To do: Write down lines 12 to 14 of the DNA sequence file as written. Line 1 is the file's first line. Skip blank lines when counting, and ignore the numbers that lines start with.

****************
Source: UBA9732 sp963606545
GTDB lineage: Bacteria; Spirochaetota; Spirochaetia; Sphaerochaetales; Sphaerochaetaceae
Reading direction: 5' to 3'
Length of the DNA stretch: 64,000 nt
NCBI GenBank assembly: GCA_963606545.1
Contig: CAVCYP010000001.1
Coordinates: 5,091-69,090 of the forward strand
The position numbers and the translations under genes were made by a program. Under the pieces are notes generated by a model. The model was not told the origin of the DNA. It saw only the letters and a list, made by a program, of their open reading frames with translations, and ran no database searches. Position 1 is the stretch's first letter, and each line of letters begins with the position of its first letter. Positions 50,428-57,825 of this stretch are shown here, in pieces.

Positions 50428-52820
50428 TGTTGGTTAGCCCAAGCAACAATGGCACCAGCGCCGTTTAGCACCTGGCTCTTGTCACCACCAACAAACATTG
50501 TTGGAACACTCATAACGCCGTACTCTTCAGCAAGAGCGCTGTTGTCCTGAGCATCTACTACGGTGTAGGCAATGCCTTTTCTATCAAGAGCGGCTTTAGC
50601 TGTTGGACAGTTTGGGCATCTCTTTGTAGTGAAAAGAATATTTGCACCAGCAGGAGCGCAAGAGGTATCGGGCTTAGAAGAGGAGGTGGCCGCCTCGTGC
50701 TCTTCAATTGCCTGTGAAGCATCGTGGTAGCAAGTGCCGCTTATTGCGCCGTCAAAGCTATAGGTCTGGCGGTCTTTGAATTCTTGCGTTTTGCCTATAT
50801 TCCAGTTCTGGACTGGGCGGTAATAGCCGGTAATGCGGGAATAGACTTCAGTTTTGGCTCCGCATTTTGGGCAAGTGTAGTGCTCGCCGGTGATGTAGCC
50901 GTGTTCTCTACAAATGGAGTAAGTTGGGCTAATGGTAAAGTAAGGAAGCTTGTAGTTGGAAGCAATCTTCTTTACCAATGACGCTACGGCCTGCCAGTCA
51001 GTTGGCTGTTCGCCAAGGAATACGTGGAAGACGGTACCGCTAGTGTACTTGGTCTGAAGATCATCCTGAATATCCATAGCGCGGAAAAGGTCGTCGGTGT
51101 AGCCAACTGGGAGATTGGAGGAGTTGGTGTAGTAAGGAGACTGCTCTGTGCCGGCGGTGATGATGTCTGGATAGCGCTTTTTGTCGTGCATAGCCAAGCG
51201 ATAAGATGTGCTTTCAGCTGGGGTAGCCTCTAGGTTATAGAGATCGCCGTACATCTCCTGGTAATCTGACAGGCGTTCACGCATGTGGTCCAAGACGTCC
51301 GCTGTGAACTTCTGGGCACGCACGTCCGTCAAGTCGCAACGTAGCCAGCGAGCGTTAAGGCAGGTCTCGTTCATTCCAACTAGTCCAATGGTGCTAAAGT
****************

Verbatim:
50601 TGTTGGACAGTTTGGGCATCTCTTTGTAGTGAAAAGAATATTTGCACCAGCAGGAGCGCAAGAGGTATCGGGCTTAGAAGAGGAGGTGGCCGCCTCGTGC
50701 TCTTCAATTGCCTGTGAAGCATCGTGGTAGCAAGTGCCGCTTATTGCGCCGTCAAAGCTATAGGTCTGGCGGTCTTTGAATTCTTGCGTTTTGCCTATAT
50801 TCCAGTTCTGGACTGGGCGGTAATAGCCGGTAATGCGGGAATAGACTTCAGTTTTGGCTCCGCATTTTGGGCAAGTGTAGTGCTCGCCGGTGATGTAGCC